To Gathering:
The Making of a Meal

Past sessions:
19 April 2020
30 May 2020

Past participants:

1 Anthea Seah
2 Winifred Wong
3 Jemima Yong
Chong Gua Khee
5 Feroz Khan
6 Farhan Idris
7 Chelsea Chua
8  Zam (Muhd. Muazzam Amanah)
Sanjana Tadepalli
10 Jill Tan
11 Nicholas Yeo
It is a weekend evening during COVID-19 lockdown in Singapore. Guests are invited to share a meal over Zoom. We live-stream our cooking process, screens are windows into strangers’ lives. Guests ‘arrive’ and we put in our best efforts at hosting, negotiating the awkwardness of new intimacies, and inviting honest sharing across the two-dimensional medium. What spaces and resources were negotiated, what choices and sacrifices were made, in order to make this gathering possible? What is excluded from the frame?



“I do not invite strangers into my home under normal circumstances, yet there I was, sharing the messy chaos of my kitchen with people I did not know [...] here was someone’s bedroom or living area or pet from which they derived comfort and rest; in turn I shared how my own space provided refuge [...] Under the rules of the circuit breaker, gathering meant interacting via a screen, where interacting via a screen meant others were able to look into my home as I looked into their own spaces, where boundaries of private and public became permeable, where we all needed to perform negotiations with the people we live with to achieve some form of harmony [...] I wonder what other intimacies might have been brokered if we continued to make and share meals together.”
- Chelsea Chua

"Brack's Making of a Meal was my first time attending a 'dinner party' on Zoom, and I was struck by how quickly and powerfully the format of the event allowed us all to connect. [...] I felt less like I was trying to recapture the feeling of in-person connection and more like I was being invited into something new: a gentler, more intimate way of gathering in a virtual medium, complete with storytelling and spontaneous dancing."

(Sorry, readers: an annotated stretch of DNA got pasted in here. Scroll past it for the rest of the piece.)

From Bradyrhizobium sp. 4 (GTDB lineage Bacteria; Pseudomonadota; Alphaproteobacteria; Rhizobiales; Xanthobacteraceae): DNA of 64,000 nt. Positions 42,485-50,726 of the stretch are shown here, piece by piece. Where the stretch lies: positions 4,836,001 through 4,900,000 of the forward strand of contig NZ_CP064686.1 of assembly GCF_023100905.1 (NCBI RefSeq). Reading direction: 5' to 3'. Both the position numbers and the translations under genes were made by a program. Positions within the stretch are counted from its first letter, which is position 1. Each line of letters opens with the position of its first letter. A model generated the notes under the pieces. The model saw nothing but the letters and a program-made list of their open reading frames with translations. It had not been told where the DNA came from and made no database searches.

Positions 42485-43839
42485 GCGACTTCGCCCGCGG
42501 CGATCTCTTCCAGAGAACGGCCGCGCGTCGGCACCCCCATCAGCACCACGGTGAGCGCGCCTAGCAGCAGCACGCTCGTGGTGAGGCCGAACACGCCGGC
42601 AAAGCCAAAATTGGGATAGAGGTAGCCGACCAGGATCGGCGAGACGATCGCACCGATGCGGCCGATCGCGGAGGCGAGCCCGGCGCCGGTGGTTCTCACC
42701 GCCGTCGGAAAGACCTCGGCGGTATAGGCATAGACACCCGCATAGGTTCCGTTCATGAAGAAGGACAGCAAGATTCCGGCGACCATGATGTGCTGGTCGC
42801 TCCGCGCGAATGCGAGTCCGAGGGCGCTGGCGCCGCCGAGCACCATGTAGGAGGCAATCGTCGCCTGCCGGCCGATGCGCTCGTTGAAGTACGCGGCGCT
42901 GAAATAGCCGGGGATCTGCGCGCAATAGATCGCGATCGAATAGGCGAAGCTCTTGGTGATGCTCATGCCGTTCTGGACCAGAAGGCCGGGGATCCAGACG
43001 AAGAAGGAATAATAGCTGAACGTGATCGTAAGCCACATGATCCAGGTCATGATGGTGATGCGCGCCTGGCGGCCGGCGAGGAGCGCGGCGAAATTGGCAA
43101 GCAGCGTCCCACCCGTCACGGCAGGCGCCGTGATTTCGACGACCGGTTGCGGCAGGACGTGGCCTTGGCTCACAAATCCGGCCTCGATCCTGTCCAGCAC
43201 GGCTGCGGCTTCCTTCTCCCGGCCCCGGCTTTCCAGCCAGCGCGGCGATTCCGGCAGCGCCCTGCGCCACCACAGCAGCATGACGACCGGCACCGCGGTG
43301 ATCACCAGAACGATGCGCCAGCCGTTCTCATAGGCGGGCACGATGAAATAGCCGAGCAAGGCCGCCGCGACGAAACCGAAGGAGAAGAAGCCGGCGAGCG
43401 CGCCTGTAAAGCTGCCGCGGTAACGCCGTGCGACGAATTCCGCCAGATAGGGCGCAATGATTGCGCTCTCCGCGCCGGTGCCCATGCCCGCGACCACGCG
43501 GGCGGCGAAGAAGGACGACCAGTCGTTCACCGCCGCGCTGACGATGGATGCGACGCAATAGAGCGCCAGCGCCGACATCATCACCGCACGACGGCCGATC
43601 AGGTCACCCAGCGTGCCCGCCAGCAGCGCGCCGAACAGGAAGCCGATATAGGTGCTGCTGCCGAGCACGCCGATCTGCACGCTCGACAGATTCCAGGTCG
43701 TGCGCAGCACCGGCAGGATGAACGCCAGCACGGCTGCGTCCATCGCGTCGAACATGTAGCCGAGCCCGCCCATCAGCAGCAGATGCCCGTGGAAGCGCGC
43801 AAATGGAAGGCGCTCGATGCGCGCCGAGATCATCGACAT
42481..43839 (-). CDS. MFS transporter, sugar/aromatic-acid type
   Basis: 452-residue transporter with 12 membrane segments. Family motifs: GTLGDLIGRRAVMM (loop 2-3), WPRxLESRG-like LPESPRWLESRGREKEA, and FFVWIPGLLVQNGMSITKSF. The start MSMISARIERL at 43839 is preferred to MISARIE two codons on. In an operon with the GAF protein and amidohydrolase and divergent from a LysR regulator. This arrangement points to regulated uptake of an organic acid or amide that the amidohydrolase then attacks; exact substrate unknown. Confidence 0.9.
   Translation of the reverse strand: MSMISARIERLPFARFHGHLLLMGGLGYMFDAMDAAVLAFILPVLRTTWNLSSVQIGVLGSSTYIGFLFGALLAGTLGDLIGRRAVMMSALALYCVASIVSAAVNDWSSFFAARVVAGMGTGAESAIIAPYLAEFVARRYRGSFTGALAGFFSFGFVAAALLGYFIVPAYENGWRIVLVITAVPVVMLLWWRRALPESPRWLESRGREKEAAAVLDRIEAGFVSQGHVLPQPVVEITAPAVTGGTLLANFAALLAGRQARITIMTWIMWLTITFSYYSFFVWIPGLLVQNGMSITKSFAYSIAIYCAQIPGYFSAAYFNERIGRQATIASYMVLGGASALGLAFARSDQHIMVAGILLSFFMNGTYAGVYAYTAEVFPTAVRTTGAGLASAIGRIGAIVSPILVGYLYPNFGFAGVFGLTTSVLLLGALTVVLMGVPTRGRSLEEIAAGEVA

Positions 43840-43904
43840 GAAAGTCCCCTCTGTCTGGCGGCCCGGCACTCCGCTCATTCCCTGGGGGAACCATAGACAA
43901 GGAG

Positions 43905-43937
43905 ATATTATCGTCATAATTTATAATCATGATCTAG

– Feroz Khan


“This virtual gathering was the first time I had cooked in the kitchen of my family home since returning from the U.S.; it felt surprisingly vulnerable to relearn the surfaces, constraints, and feel of this space in front of the seven other people I was cooking alongside. As we sat down to eat and talk, a mellow openness washed over this group of mostly strangers, and I felt very grateful to know what each person was sharing of themselves for this sliver of time.”
- Jill Tan

"I was reminded of the ritual of having dinner together with my family and the guilt that comes with not doing that, but being still in the same house as the rest of the family [...] We danced at the same time, but it didn't feel like we were dancing together [...] Where were we all looking? Were we always looking at everyone? Were we sometimes looking at one person? Were we ever looking at the same person?"
– Jemima Yong






© 2020 Brack